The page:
Gulliver's Travels Book 3, Chapters 1-4
Gulliver opens this third book by introducing Captain William Robinson, the man with whom he begins his second leg of travels. After much persuasion and flattery, the captain manages to secure the surgeon Gulliver as a mate on his ship, which sets sale on August 5th, 1706 for Fort St. George. They arrive at the fort on August 11th and stay for three weeks to rest and recuperate. They soon sail again to Tonquin, where Captain Robinson shops extensively. Three days into their journey again at sea, they encounter an enormous storm, like the two previous adventures. Amidst the strong winds, they are chased by two pirate ships and taken captive. One pirate captain is a Dutchman, who recognizes Gulliver and his shipmates as Englishmen, while the other is Japanese, speaking in a language that the Englishmen cannot decipher. Before Gulliver encounters the pirates, however, he spots several islands through his telescope. He takes his sale and arrives on the first one, traveling from island to island, until arriving at the final one on his fifth day of exploration. This land seemed different than the rest, but Gulliver does not understand why. He sees fishermen from afar wave to him, and he responds their greeting, joining them from the rocks. Suddenly, he is in another new world.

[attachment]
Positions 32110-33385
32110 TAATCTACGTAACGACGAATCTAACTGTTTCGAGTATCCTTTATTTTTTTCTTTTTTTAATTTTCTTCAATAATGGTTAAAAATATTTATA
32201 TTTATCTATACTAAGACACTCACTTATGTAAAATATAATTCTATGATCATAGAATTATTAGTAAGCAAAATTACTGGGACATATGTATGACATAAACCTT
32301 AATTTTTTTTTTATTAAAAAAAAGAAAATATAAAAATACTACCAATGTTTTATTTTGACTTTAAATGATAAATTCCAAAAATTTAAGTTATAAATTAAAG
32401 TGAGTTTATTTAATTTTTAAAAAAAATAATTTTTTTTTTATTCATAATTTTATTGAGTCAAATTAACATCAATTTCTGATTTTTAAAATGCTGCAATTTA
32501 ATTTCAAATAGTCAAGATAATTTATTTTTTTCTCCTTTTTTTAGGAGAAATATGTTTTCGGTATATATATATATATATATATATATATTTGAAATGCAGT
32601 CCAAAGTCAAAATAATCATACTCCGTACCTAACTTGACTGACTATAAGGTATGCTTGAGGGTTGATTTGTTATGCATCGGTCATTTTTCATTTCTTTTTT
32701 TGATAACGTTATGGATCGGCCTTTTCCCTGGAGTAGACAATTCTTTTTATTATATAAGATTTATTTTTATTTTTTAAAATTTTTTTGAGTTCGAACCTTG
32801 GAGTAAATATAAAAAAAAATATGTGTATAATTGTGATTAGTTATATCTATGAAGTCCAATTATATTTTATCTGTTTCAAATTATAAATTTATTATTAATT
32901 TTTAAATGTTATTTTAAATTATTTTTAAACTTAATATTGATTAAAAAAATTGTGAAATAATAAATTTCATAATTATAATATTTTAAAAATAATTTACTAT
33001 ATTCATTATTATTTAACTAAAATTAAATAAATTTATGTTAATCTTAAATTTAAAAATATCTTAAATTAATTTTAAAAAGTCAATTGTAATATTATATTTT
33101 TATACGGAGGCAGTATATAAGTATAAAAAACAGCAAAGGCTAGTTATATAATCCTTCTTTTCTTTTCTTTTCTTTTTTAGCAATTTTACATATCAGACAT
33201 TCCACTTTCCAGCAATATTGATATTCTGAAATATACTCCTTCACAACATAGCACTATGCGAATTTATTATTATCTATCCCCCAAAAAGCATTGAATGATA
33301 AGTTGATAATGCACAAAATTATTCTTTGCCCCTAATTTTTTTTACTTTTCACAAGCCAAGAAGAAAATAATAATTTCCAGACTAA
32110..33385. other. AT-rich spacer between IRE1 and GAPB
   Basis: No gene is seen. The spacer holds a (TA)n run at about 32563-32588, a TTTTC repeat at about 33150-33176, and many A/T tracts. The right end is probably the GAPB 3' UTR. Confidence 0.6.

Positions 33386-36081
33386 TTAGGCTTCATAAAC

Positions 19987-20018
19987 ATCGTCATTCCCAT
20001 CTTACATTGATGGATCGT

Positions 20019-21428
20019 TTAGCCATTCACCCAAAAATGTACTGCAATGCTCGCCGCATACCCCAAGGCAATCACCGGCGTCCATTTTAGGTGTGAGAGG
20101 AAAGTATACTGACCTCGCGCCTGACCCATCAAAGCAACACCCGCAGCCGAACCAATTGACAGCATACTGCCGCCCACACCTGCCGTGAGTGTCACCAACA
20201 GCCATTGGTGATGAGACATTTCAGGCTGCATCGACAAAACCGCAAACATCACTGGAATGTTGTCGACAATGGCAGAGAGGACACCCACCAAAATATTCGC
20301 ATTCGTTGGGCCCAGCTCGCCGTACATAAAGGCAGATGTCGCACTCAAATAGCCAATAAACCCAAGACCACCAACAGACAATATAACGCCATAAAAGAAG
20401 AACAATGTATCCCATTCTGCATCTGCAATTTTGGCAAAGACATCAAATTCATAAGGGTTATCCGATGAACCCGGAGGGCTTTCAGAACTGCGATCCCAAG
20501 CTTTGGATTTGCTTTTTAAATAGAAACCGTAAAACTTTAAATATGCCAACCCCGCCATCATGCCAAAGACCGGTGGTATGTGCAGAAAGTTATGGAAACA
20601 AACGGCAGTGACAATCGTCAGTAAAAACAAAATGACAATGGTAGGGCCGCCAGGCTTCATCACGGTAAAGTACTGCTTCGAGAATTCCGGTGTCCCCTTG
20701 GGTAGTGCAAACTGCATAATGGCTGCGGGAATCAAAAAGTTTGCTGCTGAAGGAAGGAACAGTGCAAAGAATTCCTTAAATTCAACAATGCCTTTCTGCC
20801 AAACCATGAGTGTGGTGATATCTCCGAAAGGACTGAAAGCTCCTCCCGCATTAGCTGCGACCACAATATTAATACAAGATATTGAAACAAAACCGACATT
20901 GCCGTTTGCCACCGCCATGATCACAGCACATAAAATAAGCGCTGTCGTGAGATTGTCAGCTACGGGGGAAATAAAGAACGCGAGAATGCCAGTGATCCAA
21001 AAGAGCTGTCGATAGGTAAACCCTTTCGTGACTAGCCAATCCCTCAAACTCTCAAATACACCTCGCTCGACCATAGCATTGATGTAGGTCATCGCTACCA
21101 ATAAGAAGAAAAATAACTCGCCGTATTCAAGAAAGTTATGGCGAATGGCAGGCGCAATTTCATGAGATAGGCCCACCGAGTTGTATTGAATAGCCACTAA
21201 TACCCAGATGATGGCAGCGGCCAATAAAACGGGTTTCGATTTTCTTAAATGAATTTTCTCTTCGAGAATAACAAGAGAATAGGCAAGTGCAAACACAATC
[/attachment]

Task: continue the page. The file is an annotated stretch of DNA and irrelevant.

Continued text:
"They made signs for me to come down from the rock, and go towards the shore, which I accordingly did; and the flying island being raised to a convenient height, the verge directly over me, a chain was let down from the lowest gallery, with a seat fastened to the bottom, to which I fixed myself, and was drawn up by pulleys." Book 3, Chapter 1, pg. 200
"Their heads were all reclined either to the right, or the left; one of their eyes turned inward, and the other directly up to the zenith. Their outward garments were adorned with the figures of suns, moons, and stars, interwoven with those of fiddles, flutes, harps, trumpets, guitars, harpsichords, and many more instruments of music, unknown to us in Europe. I observed here and there many in the habit of servants, with a blown bladder fastened like a flail to the end of a short stick, which they carried in their hands. In each bladder was a small quantity of dried pease or little pebbles (as I was afterwards informed). With these bladders they now and then flapped the mouths and ears of those who stood near them, of which practice I could not then conceive the meaning; it seems, the minds of these people are so taken up with intense speculations, that they neither an speak, nor attend to the discourses of others, without being roused by some external taction upon the organs of speech and hearing." Book 3, Chapter 2, pg. 200-201